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Finance

Markets dive in response to Federal Reserve announcement

Financial markets around the globe have taken a dive after the US Federal Reserve chief's announcement he considered phasing out asset buying by next year. Shares, currencies and commodities crumbled as a result.

When Federal Reserve Chairman Ben Bernanke heralded a likely end to the lax policy of bond buying and stimulus spending, Wall Street traders were quick to see stock value losses across the board.

The pan-European FTSEurofirst 300 index was down by 1.5 percent in early Thursday trading, with Germany's blue-chip Dax-30 losing almost 2 percent shortly after trading started in Frankfurt.

Investors were also spooked in Asia on Thursday, with shares and currencies going down as many rushed to unwind crowded trades in emerging markets.

MSCI's broadest index of Asia Pacific shares outside Japan dropped by 3.5 percent, its biggest single-day fall since November 2011. Australia's bourse tumbled 2.3 percent, while South Korean stocks lost 2.1 percent in value, marking a seven-month low.

Back to normality?

Another reason for the dive was China's announcement it was turning the screw on credit even as factory activity in the world's second largest economy hit a nine-month high. But the initial catalyst for the gloom on financial markets surely was Bernanke's wish to end the Fed's free-money policy.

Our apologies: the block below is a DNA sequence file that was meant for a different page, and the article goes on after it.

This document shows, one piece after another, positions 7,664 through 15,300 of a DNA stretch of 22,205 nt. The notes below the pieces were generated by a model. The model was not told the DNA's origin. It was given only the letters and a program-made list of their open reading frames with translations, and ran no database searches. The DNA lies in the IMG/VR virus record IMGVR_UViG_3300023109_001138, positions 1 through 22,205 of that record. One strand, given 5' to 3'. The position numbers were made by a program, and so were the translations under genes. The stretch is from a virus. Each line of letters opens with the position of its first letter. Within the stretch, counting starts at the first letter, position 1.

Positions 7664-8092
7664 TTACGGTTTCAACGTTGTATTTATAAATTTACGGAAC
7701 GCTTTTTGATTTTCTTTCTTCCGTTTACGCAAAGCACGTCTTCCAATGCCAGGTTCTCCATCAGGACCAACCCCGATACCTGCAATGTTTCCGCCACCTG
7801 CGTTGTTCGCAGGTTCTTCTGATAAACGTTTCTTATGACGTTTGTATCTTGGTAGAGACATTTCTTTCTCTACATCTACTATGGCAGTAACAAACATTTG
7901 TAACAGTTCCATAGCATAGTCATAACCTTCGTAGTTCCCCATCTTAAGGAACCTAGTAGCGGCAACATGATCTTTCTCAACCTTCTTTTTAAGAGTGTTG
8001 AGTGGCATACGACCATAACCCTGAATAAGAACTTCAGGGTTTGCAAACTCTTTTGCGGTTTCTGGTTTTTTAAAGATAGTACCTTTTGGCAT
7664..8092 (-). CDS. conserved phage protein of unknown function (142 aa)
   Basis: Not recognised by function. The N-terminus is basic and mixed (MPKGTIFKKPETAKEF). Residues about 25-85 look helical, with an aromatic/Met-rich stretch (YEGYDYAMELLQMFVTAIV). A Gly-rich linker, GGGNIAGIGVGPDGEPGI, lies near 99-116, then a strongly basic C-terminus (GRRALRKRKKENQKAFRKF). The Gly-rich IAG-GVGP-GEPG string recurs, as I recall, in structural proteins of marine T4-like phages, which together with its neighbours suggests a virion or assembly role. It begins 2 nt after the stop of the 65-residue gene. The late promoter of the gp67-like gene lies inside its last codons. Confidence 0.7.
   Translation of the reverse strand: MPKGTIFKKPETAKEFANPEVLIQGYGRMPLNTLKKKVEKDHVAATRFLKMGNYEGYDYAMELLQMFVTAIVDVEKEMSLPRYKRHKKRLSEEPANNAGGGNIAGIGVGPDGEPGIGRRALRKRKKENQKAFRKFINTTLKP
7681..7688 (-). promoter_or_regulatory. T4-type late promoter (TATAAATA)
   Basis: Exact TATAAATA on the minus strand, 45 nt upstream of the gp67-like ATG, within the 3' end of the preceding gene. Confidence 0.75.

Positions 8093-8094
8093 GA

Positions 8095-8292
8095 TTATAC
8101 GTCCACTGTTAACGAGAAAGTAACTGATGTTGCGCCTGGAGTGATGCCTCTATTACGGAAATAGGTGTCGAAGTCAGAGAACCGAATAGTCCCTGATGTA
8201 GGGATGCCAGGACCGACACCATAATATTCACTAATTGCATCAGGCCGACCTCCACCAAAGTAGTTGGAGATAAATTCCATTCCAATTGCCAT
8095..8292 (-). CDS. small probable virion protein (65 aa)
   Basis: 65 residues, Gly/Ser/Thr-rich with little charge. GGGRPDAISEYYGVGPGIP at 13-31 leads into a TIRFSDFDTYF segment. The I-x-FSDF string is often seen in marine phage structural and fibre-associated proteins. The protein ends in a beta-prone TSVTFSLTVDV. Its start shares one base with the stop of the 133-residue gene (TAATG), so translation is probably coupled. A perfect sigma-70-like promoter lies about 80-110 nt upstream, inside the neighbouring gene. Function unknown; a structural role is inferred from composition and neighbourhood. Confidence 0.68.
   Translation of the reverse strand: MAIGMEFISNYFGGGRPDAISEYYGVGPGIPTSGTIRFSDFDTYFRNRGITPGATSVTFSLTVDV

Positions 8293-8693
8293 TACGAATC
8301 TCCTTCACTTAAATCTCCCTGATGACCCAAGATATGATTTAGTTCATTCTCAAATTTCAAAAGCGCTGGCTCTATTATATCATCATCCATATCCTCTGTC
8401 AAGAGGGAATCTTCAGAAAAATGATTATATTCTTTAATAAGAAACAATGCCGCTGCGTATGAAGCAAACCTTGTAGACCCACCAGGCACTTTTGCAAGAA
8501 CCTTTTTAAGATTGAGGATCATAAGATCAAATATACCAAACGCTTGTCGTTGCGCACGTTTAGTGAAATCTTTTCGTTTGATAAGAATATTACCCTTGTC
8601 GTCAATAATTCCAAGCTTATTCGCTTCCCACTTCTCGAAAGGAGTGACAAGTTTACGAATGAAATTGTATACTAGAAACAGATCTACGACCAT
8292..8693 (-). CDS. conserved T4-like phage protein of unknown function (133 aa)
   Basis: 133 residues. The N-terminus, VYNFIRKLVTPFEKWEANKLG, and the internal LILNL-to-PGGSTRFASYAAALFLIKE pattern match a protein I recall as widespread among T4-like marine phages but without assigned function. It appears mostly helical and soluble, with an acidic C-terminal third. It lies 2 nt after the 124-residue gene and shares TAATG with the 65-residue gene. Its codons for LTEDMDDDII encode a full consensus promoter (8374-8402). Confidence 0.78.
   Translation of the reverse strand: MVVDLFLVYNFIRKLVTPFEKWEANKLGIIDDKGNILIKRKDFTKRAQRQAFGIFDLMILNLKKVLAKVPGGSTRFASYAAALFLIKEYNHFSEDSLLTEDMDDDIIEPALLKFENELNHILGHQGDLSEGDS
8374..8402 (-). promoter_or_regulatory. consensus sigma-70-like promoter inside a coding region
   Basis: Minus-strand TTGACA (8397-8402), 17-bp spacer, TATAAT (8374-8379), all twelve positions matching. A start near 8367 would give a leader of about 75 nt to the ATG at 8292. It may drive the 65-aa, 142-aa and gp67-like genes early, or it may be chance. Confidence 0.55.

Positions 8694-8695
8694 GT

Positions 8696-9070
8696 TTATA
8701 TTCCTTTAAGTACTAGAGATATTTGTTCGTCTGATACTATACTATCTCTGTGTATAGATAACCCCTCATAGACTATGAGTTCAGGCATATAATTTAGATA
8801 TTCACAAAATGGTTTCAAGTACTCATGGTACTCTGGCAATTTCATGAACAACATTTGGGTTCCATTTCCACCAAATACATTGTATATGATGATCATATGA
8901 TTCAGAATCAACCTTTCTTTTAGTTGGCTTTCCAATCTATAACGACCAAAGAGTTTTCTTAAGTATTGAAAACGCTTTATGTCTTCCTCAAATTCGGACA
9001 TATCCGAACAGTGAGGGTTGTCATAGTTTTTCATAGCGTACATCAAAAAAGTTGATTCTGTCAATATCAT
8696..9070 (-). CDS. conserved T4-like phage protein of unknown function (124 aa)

Fed hint on stimulus spending

"Bernanke was more explicit than markets had expected," Credit Agricole economist Yuji Saito told Reuters news agency.

Julius Baer analyst Mark Matthews put a positive spin on Bernanke's announcement. "The world we've got accustomed to in the last ten years of crisis and central bank intervention is metamorphosing into one of growth and less intervention."

But unlike the Fed, the European Central Bank looked unlikely to follow suit any time soon. On the contrary, ECB President Mario Draghi said earlier this week he didn't rule out a further lowering of the bank's benchmark financing rate which is already at a record-low 0.5 percent.

hg/msh  (Reuters, dpa)

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